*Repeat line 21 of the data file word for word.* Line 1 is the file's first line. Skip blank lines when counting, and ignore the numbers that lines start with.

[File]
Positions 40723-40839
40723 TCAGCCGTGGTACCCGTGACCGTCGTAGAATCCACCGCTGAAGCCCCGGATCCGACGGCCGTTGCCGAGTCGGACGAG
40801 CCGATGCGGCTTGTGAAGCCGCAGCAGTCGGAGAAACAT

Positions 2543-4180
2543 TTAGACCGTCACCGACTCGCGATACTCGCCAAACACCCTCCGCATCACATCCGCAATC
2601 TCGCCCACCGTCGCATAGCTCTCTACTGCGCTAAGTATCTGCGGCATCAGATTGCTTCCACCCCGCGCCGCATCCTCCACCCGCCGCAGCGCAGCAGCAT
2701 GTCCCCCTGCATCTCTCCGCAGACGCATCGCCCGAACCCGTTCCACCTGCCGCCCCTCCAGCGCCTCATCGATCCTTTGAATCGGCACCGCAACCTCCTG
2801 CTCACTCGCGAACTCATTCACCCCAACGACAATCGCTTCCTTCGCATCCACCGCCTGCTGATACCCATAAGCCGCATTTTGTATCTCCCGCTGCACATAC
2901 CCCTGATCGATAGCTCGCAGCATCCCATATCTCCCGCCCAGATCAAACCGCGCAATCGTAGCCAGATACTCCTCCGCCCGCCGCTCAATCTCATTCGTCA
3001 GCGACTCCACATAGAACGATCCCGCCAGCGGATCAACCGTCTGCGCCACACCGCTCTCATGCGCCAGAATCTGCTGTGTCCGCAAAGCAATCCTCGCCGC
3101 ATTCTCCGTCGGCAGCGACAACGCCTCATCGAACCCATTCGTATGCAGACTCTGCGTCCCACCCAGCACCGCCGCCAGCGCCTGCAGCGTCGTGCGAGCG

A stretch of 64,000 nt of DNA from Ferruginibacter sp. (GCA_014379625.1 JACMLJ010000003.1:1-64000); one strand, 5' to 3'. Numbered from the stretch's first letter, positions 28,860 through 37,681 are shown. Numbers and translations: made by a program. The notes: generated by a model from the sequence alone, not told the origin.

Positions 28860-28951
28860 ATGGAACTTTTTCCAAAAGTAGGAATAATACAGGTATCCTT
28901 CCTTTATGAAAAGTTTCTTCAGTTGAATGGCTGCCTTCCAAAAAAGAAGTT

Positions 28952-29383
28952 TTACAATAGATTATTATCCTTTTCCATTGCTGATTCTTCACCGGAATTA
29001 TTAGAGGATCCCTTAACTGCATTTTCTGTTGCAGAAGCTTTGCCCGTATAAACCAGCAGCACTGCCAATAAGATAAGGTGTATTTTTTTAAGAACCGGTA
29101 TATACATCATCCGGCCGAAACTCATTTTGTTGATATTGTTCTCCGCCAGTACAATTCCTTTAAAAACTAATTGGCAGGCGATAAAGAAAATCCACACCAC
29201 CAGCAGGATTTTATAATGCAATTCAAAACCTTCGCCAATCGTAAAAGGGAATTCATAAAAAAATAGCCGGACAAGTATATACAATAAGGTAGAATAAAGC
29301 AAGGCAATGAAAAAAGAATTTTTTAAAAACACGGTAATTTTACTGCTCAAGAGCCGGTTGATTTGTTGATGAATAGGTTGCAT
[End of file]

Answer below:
29301 AAGGCAATGAAAAAAGAATTTTTTAAAAACACGGTAATTTTACTGCTCAAGAGCCGGTTGATTTGTTGATGAATAGGTTGCAT